For Christmas this year, I tried to make most of the gifts that I gave to other people. To keep from completely overwhelming myself, I sought out simple and useful projects like these close knit washcloths from PurlSoho in order to please a wide range of personalities with a single gift idea. I made two of these for every adult on my list. To make each gift more exciting, I also included a bar of delicious smelling homemade soap that I purchased at my local farmer’s market. That’s cheating, I know. I had hoped that the soap would clarify that these were washcloths (i.e. for washing your body) and not dishcloths, but I still got some questions. In all fairness, these would make nice dishcloths, too! Maybe you can package yours with some Dawn and let me know how that goes.
These washcloths are quick and fun to make and by all accounts, they were well received.
The Pattern and Source
The PurlSoho website is divided into two parts: Create and Shop. The Create side of their website is one of my favorite sources for modern and free knitting patterns.
Note: I am not getting compensated to say any of these things. This is honest, uncompromised Shelby speaking.
Their free patterns are designed to feature the products they sell, but you don’t have to use their yarns unless you want to. For the close knit washcloth pattern, you can use any medium weight cotton yarn. I prefer 100% cotton, but I use what I find. In my current financial situation (my husband is a 29-year-old student), I try to find more inexpensive sources for my supplies. I found all of the yarn for that colorful stack of washcloths at my local thrift store. Each yarn remnant was under $1 and yielded anywhere from 1-3 washcloths. A real steal. Plus it’s always rewarding to use materials that might’ve been thrown away.
To make one washcloth, you’ll need the following materials:
- a pair of size 6 US needles (or thereabouts)
Note: It’s a washcloth. Your gauge doesn’t have to be exact because no one is going to wear it. Pick some needles that work with your yarn.
- about 35g of medium weight cotton yarn
Note: It’s a washcloth. Your gauge doesn’t have to be exact because no one is going to wear it. Pick some cotton-ish yarn that will feel good rubbed all over your body and works with your needles. It’ll work out.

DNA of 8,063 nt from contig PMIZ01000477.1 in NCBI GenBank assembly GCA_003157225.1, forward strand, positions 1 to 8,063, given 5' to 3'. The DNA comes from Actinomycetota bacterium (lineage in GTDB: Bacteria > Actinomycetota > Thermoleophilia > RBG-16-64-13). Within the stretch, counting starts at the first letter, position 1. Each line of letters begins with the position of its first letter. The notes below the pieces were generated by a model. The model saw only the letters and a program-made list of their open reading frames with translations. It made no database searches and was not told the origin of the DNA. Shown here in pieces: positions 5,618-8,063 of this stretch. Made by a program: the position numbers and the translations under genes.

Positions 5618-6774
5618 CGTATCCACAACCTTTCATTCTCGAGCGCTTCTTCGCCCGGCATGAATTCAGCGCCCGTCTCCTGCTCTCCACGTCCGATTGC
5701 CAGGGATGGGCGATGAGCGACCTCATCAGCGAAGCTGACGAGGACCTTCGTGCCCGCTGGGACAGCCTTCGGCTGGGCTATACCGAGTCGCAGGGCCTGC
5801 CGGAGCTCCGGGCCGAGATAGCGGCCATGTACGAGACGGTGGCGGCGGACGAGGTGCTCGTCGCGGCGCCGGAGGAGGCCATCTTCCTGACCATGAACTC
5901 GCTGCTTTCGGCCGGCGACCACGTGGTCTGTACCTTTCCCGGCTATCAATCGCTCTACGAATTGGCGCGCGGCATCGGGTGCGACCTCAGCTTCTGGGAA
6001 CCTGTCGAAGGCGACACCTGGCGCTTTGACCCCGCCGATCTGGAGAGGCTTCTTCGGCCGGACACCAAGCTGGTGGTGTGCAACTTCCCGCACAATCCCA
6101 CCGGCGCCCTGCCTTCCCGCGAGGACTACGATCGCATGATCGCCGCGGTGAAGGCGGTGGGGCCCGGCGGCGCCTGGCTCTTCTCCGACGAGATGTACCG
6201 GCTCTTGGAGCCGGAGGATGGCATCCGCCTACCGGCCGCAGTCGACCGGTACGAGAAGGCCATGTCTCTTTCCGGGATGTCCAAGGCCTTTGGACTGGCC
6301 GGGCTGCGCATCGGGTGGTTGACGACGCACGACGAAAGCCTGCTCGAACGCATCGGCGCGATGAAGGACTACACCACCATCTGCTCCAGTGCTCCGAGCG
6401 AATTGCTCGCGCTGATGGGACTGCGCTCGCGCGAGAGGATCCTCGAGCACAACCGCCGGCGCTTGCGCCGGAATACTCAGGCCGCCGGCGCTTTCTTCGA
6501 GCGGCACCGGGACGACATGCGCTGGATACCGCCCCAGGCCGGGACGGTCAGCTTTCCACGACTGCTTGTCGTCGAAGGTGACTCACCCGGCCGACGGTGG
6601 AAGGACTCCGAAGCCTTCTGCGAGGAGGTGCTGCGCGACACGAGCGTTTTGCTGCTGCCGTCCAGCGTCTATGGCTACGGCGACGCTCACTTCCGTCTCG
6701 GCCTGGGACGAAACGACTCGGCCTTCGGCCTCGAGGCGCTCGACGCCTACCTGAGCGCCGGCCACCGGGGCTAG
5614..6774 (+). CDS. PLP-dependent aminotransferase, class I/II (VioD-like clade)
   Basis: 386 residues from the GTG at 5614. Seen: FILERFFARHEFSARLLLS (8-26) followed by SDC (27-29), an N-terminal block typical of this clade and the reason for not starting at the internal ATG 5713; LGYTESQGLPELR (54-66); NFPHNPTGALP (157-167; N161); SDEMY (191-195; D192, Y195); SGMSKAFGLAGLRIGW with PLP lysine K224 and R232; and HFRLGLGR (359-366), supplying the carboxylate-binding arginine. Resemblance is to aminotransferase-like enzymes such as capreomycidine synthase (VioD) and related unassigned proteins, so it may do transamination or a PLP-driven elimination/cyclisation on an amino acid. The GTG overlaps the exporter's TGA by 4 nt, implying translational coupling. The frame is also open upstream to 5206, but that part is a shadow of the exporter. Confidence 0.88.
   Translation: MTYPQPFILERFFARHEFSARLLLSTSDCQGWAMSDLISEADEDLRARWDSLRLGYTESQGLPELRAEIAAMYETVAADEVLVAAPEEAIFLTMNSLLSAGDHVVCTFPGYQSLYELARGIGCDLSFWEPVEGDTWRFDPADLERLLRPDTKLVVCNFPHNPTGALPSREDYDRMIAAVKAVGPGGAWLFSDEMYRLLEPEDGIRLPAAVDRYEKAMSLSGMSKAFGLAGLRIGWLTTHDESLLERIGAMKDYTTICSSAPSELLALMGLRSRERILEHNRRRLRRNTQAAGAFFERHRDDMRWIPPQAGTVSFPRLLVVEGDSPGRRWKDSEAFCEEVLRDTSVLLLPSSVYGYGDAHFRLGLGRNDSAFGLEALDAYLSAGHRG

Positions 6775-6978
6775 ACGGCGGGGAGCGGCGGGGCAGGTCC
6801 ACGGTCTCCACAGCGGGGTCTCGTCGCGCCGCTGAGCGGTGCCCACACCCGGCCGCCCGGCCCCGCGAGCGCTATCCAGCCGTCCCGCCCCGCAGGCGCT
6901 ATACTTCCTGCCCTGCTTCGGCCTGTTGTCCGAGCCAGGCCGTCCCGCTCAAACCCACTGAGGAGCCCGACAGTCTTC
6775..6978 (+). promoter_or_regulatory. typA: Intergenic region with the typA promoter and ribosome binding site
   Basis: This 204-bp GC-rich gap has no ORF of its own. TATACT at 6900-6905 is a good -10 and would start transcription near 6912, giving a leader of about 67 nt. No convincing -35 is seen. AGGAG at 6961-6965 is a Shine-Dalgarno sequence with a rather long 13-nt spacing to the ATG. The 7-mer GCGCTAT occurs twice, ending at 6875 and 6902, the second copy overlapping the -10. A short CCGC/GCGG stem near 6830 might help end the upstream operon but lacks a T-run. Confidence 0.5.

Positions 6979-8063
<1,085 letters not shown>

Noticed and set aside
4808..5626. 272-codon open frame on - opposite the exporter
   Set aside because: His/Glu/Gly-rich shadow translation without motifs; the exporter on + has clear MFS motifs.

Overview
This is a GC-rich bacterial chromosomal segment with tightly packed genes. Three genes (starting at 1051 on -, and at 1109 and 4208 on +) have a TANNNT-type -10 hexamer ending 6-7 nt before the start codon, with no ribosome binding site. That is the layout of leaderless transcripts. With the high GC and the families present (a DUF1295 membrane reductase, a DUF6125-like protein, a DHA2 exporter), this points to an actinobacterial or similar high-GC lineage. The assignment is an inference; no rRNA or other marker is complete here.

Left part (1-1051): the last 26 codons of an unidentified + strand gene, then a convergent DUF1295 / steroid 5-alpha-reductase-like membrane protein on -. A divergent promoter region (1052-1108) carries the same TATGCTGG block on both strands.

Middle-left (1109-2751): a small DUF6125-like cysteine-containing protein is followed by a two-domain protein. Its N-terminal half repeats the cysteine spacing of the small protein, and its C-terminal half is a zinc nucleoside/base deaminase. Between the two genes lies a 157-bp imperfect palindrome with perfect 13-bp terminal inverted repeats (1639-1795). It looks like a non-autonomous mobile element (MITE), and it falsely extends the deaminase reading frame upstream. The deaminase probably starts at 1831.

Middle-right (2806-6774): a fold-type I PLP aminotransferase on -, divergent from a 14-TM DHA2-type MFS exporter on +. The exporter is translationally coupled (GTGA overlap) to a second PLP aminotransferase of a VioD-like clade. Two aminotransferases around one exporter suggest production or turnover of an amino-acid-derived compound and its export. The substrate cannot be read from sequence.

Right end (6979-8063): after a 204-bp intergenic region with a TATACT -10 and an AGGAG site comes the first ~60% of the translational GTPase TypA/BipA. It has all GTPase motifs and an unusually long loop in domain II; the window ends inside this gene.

- optional: a few episodes of a simple yet entertaining TV series to catch up on
Note: It is important to determine which of your favorite TV shows accommodate crafting well. You can’t craft while watching shows that demand or deserve too much attention, otherwise you won’t get anything done. Project Runway (in any of its forms) is a favorite of mine. I like that I can be creative while watching the contestants create. And because I don’t love all of the bickering between contestants, knitting provides a happy distraction. Also, I get a built-in knitting break when it’s runway time.
You’ll also need to know how to:
- Cast-on (CO): this one or this one
- Knit (K): English or Continental
- Slip a stitch purlwise (S1WYIB and S1WYIF): Continental versions WYIB here and WYIF here, English version here
- Bind-off (BO): standard knit bind-off here
- Weave in your ends: this one is specifically for cotton yarn
Here is a nice video showing the close stitch knitting pattern that is used for these washcloths.
And that’s it! You don’t even have to (get to?) do a single purl stitch.
If any of the knitting skills listed above are frightening you because you either (a) don’t know how to do them or (b) could not in a million lifetimes remember how to do them, relax. I have embedded a few links for you and you have the internet at your disposal. You can (re)learn how to do it. And, if you’re like me, you can promptly forget it again until the next time you have to use it. I look up tutorials for things I supposedly know how to do all. the. time. It’s fine. No one has to know unless you publish it online.
Did you make any? Let me know!
What are your favorite sources for free knitting patterns?
Do you have any TV show recommendations for me?